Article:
Jobs in journalism that pay a living wage are hard to come by these days. Meaningful and interesting jobs in journalism that allow you to make any difference in the world are even harder to land.
Yet, students still enroll in journalism schools. In fact, the numbers of students might actually be growing. Are the students making a mistake? Are schools doing them an injustice by allowing enrollments to grow? The answer to those questions will shake out over the long term.
If anyone asked my advice, I’d discourage students from majoring in the field. Even if you do wind up working as a journalist, the lack of a journalism degree most likely won’t be held against you. Many media professionals have long favored liberal arts degrees or more highly specialized degrees over j-school backgrounds anyway. A minor in journalism, not a major, would be a sensible course to take, in my view.
Here’s a little good news: The Dalai Lama is back in town.
He’s in Atlanta for a series of events at Emory University, where he received an honorary Doctor of Divinity degree in 1998 and accepted an appointment as Presidential Distinguished Professor in 2007.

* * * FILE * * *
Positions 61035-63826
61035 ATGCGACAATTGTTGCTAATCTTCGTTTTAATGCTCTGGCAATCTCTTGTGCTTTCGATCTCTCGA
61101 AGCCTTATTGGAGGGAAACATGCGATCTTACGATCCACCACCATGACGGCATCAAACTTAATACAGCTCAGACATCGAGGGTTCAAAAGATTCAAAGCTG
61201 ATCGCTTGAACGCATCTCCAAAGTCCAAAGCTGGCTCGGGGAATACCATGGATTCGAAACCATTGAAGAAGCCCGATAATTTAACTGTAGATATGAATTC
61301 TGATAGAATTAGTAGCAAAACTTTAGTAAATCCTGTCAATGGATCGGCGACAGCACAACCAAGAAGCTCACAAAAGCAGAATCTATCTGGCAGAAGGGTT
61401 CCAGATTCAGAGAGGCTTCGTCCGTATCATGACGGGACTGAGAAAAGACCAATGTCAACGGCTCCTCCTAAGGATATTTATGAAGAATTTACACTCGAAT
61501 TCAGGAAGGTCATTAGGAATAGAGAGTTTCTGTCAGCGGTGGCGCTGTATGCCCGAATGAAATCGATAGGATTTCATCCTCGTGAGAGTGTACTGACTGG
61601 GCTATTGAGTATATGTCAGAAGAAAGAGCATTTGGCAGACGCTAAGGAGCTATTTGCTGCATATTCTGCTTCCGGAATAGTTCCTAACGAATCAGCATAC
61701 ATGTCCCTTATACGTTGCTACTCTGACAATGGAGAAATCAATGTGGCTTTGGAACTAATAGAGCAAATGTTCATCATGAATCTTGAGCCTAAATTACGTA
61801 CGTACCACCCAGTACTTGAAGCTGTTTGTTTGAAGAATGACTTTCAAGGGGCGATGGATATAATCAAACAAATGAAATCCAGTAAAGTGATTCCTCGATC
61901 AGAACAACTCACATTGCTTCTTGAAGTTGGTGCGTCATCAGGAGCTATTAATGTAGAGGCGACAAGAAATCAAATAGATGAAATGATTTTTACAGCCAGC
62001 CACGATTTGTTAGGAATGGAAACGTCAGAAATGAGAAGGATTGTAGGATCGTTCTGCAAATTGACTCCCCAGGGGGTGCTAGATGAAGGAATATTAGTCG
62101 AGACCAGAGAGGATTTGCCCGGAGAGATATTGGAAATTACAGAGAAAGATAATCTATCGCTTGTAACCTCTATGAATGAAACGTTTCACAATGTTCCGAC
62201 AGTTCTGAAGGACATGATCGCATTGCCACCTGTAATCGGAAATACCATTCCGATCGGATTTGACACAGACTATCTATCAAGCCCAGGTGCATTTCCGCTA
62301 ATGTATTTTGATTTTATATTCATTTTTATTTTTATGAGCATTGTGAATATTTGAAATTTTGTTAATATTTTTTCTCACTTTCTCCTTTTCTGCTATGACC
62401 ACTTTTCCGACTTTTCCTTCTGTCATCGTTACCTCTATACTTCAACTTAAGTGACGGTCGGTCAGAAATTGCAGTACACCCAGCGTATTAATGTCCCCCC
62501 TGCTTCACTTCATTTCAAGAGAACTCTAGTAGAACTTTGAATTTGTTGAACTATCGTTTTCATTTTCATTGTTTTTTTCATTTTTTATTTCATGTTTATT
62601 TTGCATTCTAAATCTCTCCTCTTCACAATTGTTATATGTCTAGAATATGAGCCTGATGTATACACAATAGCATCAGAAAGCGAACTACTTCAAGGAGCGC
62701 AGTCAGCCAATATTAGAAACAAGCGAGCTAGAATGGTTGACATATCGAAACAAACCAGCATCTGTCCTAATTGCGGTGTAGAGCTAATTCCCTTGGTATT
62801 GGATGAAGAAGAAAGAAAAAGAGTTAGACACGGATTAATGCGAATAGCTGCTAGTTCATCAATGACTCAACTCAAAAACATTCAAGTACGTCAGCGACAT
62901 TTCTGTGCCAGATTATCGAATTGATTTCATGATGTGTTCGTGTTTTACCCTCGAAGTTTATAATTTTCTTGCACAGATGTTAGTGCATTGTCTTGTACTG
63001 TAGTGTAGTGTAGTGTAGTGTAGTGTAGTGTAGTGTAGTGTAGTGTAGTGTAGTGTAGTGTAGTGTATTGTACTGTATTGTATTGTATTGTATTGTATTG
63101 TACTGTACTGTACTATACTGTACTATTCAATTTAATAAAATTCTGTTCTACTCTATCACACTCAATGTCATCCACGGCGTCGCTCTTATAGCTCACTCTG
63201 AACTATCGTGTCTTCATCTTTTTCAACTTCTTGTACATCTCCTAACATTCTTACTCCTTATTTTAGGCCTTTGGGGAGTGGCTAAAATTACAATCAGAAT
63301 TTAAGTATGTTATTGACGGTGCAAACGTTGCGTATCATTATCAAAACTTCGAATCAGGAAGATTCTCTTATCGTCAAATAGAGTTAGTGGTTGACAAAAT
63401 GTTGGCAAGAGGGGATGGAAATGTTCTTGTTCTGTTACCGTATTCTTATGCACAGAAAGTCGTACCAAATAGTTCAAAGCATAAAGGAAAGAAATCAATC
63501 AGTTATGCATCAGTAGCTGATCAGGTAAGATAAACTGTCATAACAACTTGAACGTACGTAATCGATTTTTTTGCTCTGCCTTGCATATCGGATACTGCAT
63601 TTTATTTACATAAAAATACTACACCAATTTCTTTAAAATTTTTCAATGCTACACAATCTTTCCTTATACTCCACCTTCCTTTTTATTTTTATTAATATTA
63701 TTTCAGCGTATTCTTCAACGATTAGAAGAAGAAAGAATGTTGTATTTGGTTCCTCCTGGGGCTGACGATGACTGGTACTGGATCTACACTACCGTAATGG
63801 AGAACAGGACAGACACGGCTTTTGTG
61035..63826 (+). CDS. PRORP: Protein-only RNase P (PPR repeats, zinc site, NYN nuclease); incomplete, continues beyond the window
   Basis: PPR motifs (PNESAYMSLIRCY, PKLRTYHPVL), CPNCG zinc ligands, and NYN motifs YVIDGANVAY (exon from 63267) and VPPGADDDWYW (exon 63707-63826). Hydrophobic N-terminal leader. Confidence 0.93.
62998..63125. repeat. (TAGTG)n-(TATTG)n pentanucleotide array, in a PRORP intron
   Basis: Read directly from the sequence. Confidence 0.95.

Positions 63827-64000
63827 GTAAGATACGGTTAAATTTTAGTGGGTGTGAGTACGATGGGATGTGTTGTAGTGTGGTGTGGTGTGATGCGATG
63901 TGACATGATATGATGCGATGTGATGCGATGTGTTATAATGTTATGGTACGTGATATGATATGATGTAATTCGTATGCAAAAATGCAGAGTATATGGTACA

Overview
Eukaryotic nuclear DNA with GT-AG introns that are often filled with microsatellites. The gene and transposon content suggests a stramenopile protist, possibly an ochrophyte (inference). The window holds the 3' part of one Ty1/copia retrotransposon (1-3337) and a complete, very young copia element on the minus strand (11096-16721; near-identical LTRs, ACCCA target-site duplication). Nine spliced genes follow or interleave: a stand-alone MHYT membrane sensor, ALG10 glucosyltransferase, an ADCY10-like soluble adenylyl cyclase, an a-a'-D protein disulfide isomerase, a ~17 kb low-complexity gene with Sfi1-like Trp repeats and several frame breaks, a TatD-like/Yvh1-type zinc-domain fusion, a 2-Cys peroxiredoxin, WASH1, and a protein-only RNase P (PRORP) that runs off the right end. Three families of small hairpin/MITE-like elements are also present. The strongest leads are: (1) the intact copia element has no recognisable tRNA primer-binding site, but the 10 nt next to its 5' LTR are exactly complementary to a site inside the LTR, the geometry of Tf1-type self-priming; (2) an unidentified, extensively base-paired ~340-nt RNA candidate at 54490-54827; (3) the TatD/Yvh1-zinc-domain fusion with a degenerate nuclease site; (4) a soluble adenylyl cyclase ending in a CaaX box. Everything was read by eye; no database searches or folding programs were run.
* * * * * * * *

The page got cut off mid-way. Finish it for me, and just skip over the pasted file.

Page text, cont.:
Not knowing what to expect, I spent an hour talking with him in his hotel room when he first visited Emory in 1987, two years before he won the Nobel Peace Prize. I knew less about the situation in his native Tibet than I should have then and understood even less about Tibetan Buddhism. Based on quick coaching from a couple of academics who knew a lot more than I did, I anticipated that the hour would be much like I imagined an hour at the Vatican with the pope might go. Interesting, perhaps inspiring, but not a whole lot of fun.
Desmond Tutu turns 79 today, Oct. 7, and he says this is it: At long last, he’s retiring from public life.